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robotics, collaborative robots, Rethink Robotics, KPIs, IoT, data collection

Rethink Adds KPI Collection, Extra Cameras to Sawyer

Rethink Robotics collaborative robot Sawyer can now tell you its work count and production speed.

As collaborative robots, or co-bots, become more advanced, so do their communications. Indeed, Rethink Robotics recently annoucned it has upgraded Sawyer so that the collaborative robot can now communicate its production key performance indicators (KPIs) and other metrics.

The metrics can include part counts, robot speed, or bad-part tallies. Rethink has released Intera 5.2, an expansion of the company’s Intera software platform. The upgrade provides production data in real-time during the manufacturing process. This is data that is typically collected via a third-party IoT system – if it’s collected at all.

The new feature, Intera Insights, displays KPIs via a customizable dashboard on the robot’s on-board display, making it accessible to those on the factory floor. The same charts are also fed back to the Intera Studio platform, providing visibility to other members of the manufacturing team. The goal is to eliminate the need to invest in or create an outside data collection system.

The advances in the Intera platform were prompted by customers in the field. “We ask for feedback from our customers. One of the biggest areas of feedback involved extracting data, knowledge, and KPIs about how the robot’s performing,” Jim Lawton, COO of Rethink Robotics, told Design News. “They want to know the average cycle time, the part count, and how many good versus bad parts were made. The robot knows what’s going on. It was just a matter of how to get access to the data.”

The goal in creating data collection for Sawyer (photo, right) is to help users begin to move into smart manufacturing without necessarily investing in new equipment. “There has been a lot of talk about the IoT and Industry 4.0. People see the value there, but they are wondering what it will look like and how it works in the world of robots. We’re showing what the end game looks like,” said Lawton. “A lot of customers don’t have the ability to get that to their own data. Now they have a robot that knows how much it is doing and knows what it has done. Plus, the robot doesn’t make mistakes when it counts.”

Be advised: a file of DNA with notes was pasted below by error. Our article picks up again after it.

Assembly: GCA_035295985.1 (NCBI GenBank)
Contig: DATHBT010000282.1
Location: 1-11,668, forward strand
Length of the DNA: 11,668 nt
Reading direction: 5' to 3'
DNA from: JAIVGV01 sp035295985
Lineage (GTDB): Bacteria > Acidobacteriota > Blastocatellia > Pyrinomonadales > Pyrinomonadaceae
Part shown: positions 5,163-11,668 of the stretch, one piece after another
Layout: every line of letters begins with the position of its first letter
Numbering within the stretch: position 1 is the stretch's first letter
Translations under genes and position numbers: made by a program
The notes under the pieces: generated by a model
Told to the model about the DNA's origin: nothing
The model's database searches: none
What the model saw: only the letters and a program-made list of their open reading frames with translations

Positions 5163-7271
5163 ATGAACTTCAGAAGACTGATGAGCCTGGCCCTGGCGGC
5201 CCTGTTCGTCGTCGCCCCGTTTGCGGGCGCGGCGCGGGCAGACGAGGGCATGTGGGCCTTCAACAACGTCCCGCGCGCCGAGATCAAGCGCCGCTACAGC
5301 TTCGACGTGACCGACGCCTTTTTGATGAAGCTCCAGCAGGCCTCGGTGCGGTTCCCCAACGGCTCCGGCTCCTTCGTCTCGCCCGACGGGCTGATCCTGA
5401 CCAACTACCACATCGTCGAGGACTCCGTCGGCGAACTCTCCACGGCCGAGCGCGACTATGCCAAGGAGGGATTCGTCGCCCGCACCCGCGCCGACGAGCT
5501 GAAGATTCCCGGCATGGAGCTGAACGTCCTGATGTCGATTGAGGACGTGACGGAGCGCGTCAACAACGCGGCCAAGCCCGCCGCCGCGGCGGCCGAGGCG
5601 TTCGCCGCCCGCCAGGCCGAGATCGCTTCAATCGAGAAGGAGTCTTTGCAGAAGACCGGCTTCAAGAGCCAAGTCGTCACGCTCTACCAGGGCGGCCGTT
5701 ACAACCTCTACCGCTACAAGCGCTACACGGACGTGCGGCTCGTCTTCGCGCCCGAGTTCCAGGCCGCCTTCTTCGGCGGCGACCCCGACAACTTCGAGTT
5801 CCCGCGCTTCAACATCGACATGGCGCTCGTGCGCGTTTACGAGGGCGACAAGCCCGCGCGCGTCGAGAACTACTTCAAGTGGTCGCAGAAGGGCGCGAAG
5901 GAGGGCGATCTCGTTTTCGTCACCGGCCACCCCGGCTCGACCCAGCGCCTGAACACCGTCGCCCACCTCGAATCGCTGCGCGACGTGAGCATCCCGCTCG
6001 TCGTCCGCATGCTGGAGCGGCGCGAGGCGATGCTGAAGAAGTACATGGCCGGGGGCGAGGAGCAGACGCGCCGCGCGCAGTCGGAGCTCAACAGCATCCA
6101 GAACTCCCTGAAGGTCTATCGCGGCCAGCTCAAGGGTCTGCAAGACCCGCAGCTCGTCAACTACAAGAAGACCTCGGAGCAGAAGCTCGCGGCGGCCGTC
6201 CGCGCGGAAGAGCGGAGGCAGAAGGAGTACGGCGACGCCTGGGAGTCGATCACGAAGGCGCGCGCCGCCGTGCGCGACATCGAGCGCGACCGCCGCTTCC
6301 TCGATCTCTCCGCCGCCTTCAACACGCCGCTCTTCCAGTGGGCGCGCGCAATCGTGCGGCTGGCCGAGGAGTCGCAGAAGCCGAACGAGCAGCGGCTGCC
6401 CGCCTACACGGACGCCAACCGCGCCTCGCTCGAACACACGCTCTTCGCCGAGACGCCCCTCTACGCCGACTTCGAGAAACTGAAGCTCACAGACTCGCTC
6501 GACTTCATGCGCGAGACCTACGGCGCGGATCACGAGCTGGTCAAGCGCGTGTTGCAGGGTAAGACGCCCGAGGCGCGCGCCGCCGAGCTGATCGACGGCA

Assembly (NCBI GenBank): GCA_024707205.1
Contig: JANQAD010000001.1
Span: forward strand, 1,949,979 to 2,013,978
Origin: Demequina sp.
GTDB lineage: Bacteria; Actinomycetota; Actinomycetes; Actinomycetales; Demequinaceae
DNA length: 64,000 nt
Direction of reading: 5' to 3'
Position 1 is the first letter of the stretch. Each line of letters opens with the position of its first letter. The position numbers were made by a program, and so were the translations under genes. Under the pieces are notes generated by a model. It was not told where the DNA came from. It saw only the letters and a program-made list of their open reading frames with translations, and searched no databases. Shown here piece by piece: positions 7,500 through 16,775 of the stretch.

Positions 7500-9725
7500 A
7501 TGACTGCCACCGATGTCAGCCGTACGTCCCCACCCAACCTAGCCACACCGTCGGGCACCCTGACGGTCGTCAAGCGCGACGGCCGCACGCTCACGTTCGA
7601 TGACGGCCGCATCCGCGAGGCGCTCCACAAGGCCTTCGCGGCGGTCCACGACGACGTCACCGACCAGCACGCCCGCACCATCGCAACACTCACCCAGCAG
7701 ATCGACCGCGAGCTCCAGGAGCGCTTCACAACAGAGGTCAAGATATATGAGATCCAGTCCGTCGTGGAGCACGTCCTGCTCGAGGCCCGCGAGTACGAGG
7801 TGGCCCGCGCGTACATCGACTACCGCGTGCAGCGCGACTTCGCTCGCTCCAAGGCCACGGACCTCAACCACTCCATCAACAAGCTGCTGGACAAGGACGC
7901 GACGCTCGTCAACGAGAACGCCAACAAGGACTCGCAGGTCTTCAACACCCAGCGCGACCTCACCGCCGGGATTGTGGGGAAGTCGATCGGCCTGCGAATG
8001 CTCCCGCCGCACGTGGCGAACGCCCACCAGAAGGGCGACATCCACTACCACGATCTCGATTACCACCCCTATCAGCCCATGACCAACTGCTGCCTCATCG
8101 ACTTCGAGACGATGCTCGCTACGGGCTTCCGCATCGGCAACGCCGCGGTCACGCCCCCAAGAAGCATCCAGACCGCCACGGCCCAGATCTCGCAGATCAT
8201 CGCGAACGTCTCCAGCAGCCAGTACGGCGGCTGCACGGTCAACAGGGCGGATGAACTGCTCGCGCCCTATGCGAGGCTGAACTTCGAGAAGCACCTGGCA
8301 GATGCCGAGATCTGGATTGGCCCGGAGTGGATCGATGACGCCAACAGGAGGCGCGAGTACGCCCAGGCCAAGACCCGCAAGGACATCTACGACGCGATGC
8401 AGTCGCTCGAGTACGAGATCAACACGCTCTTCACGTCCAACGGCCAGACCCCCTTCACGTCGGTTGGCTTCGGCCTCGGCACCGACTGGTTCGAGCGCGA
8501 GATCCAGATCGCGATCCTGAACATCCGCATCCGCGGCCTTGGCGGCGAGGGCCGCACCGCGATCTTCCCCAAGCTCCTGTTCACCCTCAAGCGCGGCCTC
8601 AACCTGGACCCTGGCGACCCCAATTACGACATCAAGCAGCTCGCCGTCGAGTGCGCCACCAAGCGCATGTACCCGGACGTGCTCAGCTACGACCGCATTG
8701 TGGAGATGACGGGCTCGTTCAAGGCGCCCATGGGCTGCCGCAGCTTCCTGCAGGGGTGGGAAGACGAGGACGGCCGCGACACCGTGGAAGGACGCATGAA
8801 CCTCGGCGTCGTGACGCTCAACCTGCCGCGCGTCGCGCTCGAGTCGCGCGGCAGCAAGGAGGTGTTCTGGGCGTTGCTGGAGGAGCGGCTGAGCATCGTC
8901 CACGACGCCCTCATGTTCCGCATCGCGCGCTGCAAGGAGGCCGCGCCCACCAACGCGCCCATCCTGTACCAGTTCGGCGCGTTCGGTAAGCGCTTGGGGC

Adding Cameras to the Robot

The Intera 5.2 release also includes additions to Sawyer’s vision capabilities. As well as the embedded cameras that are standard with Sawyer, manufacturers can now integrate external cameras. This was designed to allow manufacturers to optimize cycle time with improved vision, or leverage in-house vision systems on the robot.

The ability to add cameras to Sawyer and integrate those cameras into Sawyer’s overall functioning was also a suggestion from customers in the field. “The second big area of feedback from customers involved external vision. We have a camera in the wrist and one in the head. Some customers wanted external cameras as well as the internal one. There are circumstances where that would be beneficial. But how do we get a third-party camera to work?” said Lawton. “We designed a feature to make an added camera part of Sawyer, so it would be easy to use and the robot would understand where it is.”

Rob Spiegel has covered automation and control for 17 years, 15 of them for Design News. Other topics he has covered include supply chain technology, alternative energy, and cyber security. For 10 years, he was owner and publisher of the food magazine Chile Pepper.

Photo courtesy of Rechink Robotics.

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